ARLINGTON, Va.-While membership numbers are surging, the number of federally insured credit unions has now dropped below 7,000.

It is a number not seen since prior to 1939, the first year official statistics for credit unions began to be tracked. In 1939, there were 8,036 CUs in the country, a number that would peak at 23,866 in 1969.

According to NCUA 2Q data, the total of federally insured CUs stands at 6,961, and economists and merger experts see the current rate of credit union consolidation continuing at about 200 a year for the next several years. From 2005 through 2011, credit unions have averaged about 250 mergers annually (see chart).

Including all non-federally insured credit unions, the industry total is 7,218.

Experts hesitated to agree on any cutoff point for the consolidation, and attribute much of the declining numbers to smaller CUs needing to gain scale in times that demand more products, technology, and regulatory compliance expense. Many agreed, however, that the reduction in total numbers and a boost in average asset size will allow CUs to compete more effectively with banks in the areas of advertising, products, reach, and service.

But one person sees in the decades ahead when banks will build a stronger presence versus credit unions, outnumbering CUs nearly two-to-one.


Acquirers Vs. Acquirees

NCUA Chief economist John Worth noted CUs have been consolidating at about 3% annually and that there has not been any significant fluctuation in that rate for the last couple years. To understand what's happening with credit union consolidation, Worth emphasized that attention should be paid to the type of CUs doing the acquiring vs. those being acquired.

"The vast majority of credit unions that leave the system-90% plus-is by merger. The credit unions being acquired are predominantly small. Since the end of 2000, about 75% of the CUs being acquired each had total assets of less than $10 million."

Worth contended that many of the decisions to merge are being made by small CUs as a way to offer more services to members. "Since the end of 2000, about only 50% of credit unions that have merged out had checking accounts, 32% offered credit cards, and less than half had any real estate loans."

CUNA Senior Economist Steve Rick looked that the trends, ran the math, and estimated that by 2021 the industry will have 5,471 CUs. Rick projected that by 2021 the industry will have 436 CUs in the billion-dollar club, and that the growth in assets won't all be due to merger but simply to CUs growing in size. Rick pointed out that currently the median credit union asset size is $20 million.


Top 100 Are The Drivers

What will also drive asset size is the fact the big credit unions are getting stronger fast, grabbing the greatest percentage of the industry's member and asset growth. According to analysis by The Financial Brand, in 2012 the top 100 credit unions (ranked by assets) added 1.3 million new members, accounting for 84.4% of all new members gained across the entire industry. The top 100 credit unions also contributed the lion's share of asset growth in the industry. In 2012, assets of the top 100 equaled $387 billion, or 38% of all assets held by the entire industry. The top 100 credit unions in 2012 added $28.7 billion in assets, accounting for 45.3% of the $63.4 billion gained by the entire industry last year, its analysis suggests.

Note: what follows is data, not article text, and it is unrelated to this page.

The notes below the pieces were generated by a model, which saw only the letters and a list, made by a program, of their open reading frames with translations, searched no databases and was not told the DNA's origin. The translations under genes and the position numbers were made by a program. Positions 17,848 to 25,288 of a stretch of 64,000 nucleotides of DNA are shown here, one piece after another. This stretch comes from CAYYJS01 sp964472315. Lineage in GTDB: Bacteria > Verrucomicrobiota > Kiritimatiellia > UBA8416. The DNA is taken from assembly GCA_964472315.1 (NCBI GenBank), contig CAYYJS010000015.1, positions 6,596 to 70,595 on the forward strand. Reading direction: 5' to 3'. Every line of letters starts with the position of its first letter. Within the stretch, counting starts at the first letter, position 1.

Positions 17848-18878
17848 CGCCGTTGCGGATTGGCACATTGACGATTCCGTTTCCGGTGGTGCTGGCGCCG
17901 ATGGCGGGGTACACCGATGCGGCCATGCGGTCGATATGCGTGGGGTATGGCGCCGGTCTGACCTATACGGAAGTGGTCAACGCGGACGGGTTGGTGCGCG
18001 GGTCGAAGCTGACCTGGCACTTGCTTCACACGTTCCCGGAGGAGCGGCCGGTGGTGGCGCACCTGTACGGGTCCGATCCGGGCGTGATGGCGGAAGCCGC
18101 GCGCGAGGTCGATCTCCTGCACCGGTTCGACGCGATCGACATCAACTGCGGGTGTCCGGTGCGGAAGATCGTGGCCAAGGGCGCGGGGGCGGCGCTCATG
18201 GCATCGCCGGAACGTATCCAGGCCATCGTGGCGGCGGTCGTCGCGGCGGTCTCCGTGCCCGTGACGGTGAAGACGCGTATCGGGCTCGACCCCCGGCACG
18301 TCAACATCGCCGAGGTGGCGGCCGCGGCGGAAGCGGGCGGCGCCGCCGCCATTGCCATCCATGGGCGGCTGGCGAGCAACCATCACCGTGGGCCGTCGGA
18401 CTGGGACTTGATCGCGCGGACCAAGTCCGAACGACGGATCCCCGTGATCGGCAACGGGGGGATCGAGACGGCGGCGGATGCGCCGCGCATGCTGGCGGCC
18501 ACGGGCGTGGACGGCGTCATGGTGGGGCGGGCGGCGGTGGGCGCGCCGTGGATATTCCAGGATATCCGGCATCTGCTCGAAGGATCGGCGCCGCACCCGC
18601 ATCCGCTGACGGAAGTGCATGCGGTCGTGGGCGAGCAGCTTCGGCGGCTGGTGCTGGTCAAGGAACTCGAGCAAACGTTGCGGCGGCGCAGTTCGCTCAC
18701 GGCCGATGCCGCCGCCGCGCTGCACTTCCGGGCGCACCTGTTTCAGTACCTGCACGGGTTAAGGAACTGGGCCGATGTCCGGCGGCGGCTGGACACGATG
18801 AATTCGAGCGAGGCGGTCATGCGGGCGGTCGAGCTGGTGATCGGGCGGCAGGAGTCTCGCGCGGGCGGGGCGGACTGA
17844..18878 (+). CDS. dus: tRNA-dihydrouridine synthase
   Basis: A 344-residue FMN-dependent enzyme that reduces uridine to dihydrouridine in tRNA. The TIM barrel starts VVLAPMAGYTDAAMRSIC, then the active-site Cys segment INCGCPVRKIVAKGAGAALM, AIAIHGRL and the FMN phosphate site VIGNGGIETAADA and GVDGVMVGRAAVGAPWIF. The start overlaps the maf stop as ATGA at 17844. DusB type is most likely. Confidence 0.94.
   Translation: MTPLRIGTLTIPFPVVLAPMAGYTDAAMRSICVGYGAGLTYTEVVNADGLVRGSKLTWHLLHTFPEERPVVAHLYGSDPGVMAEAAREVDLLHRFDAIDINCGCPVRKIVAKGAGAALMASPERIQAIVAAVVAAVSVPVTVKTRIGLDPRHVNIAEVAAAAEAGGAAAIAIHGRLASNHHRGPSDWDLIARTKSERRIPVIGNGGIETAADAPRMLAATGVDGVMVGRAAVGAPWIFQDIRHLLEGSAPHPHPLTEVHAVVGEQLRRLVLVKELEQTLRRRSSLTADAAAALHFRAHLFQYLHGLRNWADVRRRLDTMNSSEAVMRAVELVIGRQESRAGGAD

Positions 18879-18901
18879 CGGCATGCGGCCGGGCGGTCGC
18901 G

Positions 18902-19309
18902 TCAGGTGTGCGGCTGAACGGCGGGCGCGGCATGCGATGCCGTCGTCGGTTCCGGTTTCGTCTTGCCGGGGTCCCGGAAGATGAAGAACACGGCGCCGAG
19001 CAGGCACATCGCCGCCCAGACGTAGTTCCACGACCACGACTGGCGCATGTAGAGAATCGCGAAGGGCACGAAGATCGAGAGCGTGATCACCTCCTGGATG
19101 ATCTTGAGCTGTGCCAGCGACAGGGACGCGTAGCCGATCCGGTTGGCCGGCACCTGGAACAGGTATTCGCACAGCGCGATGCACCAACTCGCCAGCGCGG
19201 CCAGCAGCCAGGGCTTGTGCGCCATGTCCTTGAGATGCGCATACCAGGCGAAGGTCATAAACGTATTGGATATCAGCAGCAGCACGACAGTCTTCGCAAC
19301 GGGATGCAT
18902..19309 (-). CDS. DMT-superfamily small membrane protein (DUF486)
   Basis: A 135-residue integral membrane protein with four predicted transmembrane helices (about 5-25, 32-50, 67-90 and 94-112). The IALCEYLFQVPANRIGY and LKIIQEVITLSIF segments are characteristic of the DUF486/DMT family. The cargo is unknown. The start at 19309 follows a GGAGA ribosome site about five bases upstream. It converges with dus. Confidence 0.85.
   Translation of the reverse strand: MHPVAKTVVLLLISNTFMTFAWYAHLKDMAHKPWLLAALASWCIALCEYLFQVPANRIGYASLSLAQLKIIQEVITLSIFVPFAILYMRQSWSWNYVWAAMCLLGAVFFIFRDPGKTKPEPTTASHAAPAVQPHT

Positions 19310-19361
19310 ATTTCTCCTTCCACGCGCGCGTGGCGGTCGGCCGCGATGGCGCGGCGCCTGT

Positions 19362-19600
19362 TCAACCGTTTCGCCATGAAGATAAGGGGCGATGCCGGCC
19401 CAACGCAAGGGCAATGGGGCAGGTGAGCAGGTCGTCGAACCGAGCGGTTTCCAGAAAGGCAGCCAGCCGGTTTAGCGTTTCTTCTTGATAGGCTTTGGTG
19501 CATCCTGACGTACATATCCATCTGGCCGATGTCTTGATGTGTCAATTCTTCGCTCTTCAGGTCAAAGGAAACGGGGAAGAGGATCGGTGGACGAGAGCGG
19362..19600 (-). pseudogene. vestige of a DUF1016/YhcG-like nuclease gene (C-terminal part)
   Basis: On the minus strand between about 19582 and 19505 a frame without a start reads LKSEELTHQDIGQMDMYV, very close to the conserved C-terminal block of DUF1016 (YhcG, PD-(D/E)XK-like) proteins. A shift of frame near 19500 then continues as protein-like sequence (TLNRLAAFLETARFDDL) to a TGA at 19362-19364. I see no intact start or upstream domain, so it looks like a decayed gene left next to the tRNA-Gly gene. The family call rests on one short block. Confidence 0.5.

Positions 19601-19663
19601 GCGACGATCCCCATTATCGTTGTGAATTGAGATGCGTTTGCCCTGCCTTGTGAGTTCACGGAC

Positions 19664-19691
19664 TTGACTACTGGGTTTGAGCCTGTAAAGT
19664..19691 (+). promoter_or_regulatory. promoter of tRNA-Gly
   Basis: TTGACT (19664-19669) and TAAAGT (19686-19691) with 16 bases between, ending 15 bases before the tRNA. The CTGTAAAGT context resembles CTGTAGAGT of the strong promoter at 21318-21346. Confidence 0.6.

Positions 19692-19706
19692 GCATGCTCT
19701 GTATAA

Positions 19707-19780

The Financial Brand estimated that 20 years from now there will be fewer than 4,000 CUs, 1,218 having $1 billion in assets or more, and 319 with less than $100 million.

Rick is one who does see a point when there will be some leveling out in consolidation, predicting that up until 2016 the industry will lose more than 200 credit unions a year, and the total will begin to decline as 2016 approaches. "After 2016, we will lose less than 200 year, so maybe 180, 170, 150."


Bank Numbers May Double CUs

Worth, however, cautioned that it is difficult to draw any "straight line" with CU consolidation, saying CU merger activity could go up as well as go down.

"While we have seen consumers seek a broader array of services, we have also seen kind of a democratization of those services. IT improvements are allowing smaller institutions to offer more services at lower costs. It's really anyone's guess where this consolidation ends up shaking out."

But David Bartoo, president of Merger Solutions Group in Forest Grove, Ore., has a guess. "At an average consolidation rate of just 3% per year there will be less than 5,500 credit unions by 2022, under 4,000 by 2032, and fewer than 3,000 by 2042. A 1% increase in average consolidation rates would put the number of credit unions in the U.S. under 2,000 by 2045. Currently there are over 7,500 banks, and they are consolidating at a rate of less than half that of credit unions. This would put banks outnumbering credit unions by nearly two-to-one in under 30 years."

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